Inter-Research > MEPS > v330 > p127-137  
Marine Ecology Progress Series

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MEPS 330:127-137 (2007)  -  doi:10.3354/meps330127

Insecticides and a fungicide affect multiple coral life stages

Kathryn L. Markey1,2, Andrew H. Baird3, Craig Humphrey2, Andrew P. Negri2,*

1School of Marine Biology and Aquaculture, and 3ARC Centre of Excellence for Reef Studies, James Cook University, Townsville, Queensland 4811, Australia
2Australian Institute of Marine Science, PMB 3, Townsville, Queensland 4810, Australia
*Corresponding author. Email:

ABSTRACT: Coral reefs are under threat from land-based agricultural pollutants on a global scale. The vulnerability of early life stages of corals is of particular concern. Here, we compared the sensitivity of gametes, larvae and adult branches of the broadcast-spawning coral Acropora millepora (Ehrenberg) to a number of common pollutants, including 4 classes of insecticides—2 organophosphates (chlorpyrifos, profenofos), an organochlorine (endosulfan), a carbamate (carbaryl) and a pyrethroid (permethrin)—and a fungicide (2-methoxyethylmercuric chloride, MEMC). Fertilisation of gametes was not affected by any of the insecticides at concentrations up to 30 µg l–1. In contrast, settlement and metamorphosis were reduced by between 50 and 100% following 18 h exposure to very low concentrations (0.3 to 1.0 µg l–1) of each insecticide class. The insecticides had few visible effects on adult branches following 96 h exposure to a concentration of 10 µg l–1, with the exception of profenofos, which caused polyp retraction, bleaching (i.e. algal symbiont densities were reduced) and a slight reduction in photosynthetic efficiency of the algal symbionts. The fungicide MEMC affected all life-history stages: both fertilisation and metamorphosis were inhibited at 1.0 µg l–1, and polyps became withdrawn and photosynthetic efficiency was slightly reduced at 1.0 µg l–1. At 10 µg l–1 MEMC, branches bleached and some host tissue died. This high susceptibility of coral larvae to pesticides at concentrations around their detection limit highlights the critical need to assess toxicity against all life-history stages of keystone organisms: to focus on mature individuals may underestimate species sensitivity.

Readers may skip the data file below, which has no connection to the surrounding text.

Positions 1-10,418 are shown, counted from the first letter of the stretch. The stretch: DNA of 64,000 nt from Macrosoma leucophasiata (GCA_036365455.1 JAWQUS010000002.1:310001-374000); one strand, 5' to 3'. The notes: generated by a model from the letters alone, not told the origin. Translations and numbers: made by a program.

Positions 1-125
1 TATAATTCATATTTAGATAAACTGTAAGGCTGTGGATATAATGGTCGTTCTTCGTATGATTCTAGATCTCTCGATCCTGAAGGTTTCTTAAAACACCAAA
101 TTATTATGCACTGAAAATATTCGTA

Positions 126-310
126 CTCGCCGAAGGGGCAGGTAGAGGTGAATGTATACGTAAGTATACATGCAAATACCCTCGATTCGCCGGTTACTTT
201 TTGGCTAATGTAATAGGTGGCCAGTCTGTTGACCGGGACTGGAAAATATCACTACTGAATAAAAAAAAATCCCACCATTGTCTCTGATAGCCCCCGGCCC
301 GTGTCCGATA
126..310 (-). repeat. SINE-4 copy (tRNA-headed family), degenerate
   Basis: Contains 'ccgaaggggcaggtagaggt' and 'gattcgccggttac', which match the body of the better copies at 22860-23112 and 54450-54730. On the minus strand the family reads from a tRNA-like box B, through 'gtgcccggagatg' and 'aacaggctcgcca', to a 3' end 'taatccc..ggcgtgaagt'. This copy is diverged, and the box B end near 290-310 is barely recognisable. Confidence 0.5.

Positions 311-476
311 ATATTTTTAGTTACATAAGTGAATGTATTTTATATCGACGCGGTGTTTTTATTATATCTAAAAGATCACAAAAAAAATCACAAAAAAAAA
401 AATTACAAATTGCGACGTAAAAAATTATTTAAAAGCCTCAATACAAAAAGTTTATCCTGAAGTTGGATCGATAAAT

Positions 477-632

KEY WORDS: Coral · Reef · Pollution · Insecticide · Fungicide · Fertilisation · Metamorphosis · Pesticide · Settlement

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